Last week my dog bit me and took out a chunk of skin from my cheek and going into my top lip. I took the chunk of skin to the ER and a plastic surgeon sewed it back on but seem less than positive about the outcome. The skin chunk involves my very white skin going into the ridge of my lip and going into the dark skin of my lip. What is my best hope and what questions should I ask the surgeon when I see them tomorrow?
My Dog Bit off my Top Lip
Doctor Answers 6
Difficult, not impossible for recovery
Dog Bite Lip Reconstruction
From your description, it sounds like you have lost a segment of lip containing the skin (white part), vermilion border, and vermilion (pink part). When the tissue is relatively preserved and not too chewed up (excuse the pun) it can be replanted as a composite graft. Factors such as smoking, medications, age, general health status, and post-reconstruction care (e.g., application of ice, etc.) all play a role in determining if this tissue will survive. You should ask your surgeon what additional reconstructive options might be considered if the tissue does not survive, partially or completely (e.g., local advancement flaps, etc.)
My dog bit off a piece of my cheek. It was stitched back on but is it going to work?
Regarding : "My Dog Bit off my Top Lip
Last week my dog bit me and took out a chunk of skin from my cheek and going into my top lip. I took the chunk of skin to the ER and a plastic surgeon sewed it back on but seem less than positive about the outcome. The skin chunk involves my very white skin going into the ridge of my lip and going into the dark skin of my lip. What is my best hope and what questions should I ask the surgeon when I see them tomorrow?"
Without a photograph it is hard to say both how the area could be reconstructed IF it failed to live AND how the flesh it doing. Strictly, speaking, the area of flesh was GRAFTED (placed back and held by stitches) instead of REPLANTED (which would involve using microsurgical techniques to hook up the blood vessels in the bit area before securing it in place). Replantation of the cheek is VERY hard to do and may not be possible with an animal bite. (It was attempted in a case of a woman whose face was bit off by a chimpanzee..) In your case, there was nothing to lose by attempting an auto grafting of the piece hoping that some or all would survive while covering you with antibiotics for possible infection associated with dog bites.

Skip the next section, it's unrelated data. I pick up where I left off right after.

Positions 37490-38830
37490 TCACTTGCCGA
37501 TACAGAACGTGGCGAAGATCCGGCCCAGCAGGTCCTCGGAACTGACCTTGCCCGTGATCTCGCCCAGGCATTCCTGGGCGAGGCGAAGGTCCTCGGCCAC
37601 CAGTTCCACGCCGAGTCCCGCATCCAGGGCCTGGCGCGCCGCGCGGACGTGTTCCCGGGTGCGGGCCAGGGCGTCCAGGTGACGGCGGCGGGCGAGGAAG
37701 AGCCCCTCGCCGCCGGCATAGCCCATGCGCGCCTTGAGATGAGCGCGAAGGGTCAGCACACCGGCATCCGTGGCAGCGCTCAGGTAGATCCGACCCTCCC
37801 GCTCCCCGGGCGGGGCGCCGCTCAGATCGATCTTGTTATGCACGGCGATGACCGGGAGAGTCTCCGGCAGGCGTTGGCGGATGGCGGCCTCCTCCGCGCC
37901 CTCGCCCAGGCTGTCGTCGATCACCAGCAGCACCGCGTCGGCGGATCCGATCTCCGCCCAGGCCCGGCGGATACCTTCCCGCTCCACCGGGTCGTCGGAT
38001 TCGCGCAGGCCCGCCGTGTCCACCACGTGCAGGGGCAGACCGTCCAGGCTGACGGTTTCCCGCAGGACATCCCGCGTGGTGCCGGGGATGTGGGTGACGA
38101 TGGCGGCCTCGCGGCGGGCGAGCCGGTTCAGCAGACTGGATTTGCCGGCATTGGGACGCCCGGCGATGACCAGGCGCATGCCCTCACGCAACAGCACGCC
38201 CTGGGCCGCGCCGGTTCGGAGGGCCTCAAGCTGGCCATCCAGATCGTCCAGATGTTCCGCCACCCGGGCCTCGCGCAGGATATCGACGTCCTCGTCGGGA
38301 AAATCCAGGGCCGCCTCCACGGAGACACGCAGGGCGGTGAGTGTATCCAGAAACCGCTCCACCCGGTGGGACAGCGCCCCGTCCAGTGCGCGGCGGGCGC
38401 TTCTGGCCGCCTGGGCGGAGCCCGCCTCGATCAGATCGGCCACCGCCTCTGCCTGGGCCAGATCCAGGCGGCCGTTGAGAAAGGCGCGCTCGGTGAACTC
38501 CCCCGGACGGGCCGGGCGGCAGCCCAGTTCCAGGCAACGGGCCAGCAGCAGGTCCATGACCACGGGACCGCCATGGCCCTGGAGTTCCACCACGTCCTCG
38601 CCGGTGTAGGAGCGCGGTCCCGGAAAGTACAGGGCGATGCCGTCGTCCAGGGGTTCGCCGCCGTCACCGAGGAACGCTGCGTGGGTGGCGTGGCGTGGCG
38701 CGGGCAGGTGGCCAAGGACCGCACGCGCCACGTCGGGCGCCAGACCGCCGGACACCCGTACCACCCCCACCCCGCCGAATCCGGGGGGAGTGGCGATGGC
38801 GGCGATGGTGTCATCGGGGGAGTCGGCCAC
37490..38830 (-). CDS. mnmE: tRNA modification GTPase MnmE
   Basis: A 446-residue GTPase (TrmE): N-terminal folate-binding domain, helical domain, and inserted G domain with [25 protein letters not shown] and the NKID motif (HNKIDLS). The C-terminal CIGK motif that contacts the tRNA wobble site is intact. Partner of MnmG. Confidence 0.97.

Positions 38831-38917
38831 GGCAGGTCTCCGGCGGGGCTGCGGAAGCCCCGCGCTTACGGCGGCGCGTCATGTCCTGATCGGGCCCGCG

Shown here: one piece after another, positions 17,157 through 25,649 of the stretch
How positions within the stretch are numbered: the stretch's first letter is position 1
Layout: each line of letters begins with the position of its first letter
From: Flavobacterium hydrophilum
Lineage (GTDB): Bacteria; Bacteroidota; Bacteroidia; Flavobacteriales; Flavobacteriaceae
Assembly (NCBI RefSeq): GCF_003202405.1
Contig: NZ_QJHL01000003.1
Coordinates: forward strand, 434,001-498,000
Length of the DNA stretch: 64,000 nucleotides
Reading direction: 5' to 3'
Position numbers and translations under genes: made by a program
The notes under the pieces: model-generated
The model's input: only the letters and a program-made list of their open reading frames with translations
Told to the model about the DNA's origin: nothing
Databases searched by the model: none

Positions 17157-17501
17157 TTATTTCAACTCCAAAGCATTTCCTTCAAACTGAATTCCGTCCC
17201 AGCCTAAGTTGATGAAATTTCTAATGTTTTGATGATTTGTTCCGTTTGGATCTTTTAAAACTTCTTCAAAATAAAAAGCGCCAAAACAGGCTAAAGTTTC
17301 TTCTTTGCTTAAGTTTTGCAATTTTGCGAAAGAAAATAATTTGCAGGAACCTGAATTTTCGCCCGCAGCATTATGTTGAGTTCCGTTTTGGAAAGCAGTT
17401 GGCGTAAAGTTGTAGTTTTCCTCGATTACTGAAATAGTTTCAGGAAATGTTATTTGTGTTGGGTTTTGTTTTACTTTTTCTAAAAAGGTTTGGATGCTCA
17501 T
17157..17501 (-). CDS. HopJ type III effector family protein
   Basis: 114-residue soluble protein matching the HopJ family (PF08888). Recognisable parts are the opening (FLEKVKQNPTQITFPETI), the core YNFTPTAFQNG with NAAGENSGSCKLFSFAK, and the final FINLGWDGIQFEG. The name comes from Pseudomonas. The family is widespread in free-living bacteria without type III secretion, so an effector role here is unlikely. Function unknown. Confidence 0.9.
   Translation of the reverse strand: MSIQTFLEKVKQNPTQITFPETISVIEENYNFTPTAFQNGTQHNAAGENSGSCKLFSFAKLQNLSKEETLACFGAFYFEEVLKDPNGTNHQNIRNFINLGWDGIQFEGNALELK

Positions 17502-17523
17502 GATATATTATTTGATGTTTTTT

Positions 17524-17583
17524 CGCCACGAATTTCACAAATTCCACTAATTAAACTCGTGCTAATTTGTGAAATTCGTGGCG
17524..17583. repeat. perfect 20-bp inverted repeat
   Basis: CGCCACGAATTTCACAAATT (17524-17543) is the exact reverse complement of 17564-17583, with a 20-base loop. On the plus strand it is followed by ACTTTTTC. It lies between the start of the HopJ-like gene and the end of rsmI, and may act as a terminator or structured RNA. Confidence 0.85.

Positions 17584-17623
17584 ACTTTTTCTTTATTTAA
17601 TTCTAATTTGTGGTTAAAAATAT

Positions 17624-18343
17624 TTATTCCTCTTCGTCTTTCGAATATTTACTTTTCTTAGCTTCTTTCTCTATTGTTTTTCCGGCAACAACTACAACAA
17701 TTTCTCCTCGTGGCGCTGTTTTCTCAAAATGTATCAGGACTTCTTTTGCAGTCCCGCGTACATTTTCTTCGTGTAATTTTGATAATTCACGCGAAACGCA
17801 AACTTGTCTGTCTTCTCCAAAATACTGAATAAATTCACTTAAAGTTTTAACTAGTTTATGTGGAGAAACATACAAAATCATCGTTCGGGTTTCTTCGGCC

Your surgeon would need to look at the area and its color. By feeling its temperature, capillary refill time (area blanching to touch and then filling back) and judging the color he should be able to guess with a good deal of accuracy if the tissue is alive. If it is not, you need to discuss reconstructive surgery of the area.
Dr. Peter Aldea
You might also like...
Key issue: How much tissue survived dog bite
The reconstruction of the lip depends on the amount of tissue that survives. To some degreee this may be apparent as early as 5 days but may take at least 10 days to make a full assessment. However, gentle wound care and dressing changes may be advised for weeks or months prior to any additional surgery. The key issue now is: how much tissue survived.
Loss of tissue
The survival of the reattached tissue depends on its size (thickness, width) and the vascularity of the surrounding healthy tissue. Sometimes cooling the reimplanted tissue with intermittent cold compresses can increase survivability by reducing its metabolism affording a longer time for the new blood vessels int grow into it..
If it does not survive or survives only partially then your surgeon will need to debride it by removing the dead tissue. Sometimes the remaining defect can be repaired immediately if the wound is clean and sometimes it is better to wait. Usually the sooner it is repaired the less scar tissue develops and the more obvious the reconstructive options are. Waiting too longer may distort things. Of course, some small defects can heal and not cause much detortion without further surgery.
When you see your plastic surgeon tomorrow, he will tell you how that replanted tissue looks. If it's healthy (the tissue is surviving), then he'll likely just let the scar mature over time (9-12 months), then do any necessary revisions. If the replanted tissue is not surviving, he may cut some or all of it out, then proceed with some other type of reconstruction. I'm certain he will discuss this with you when he sees you.
These answers are for educational purposes and should not be relied upon as a substitute for medical advice you may receive from your physician. If you have a medical emergency, please call 911. These answers do not constitute or initiate a patient/doctor relationship.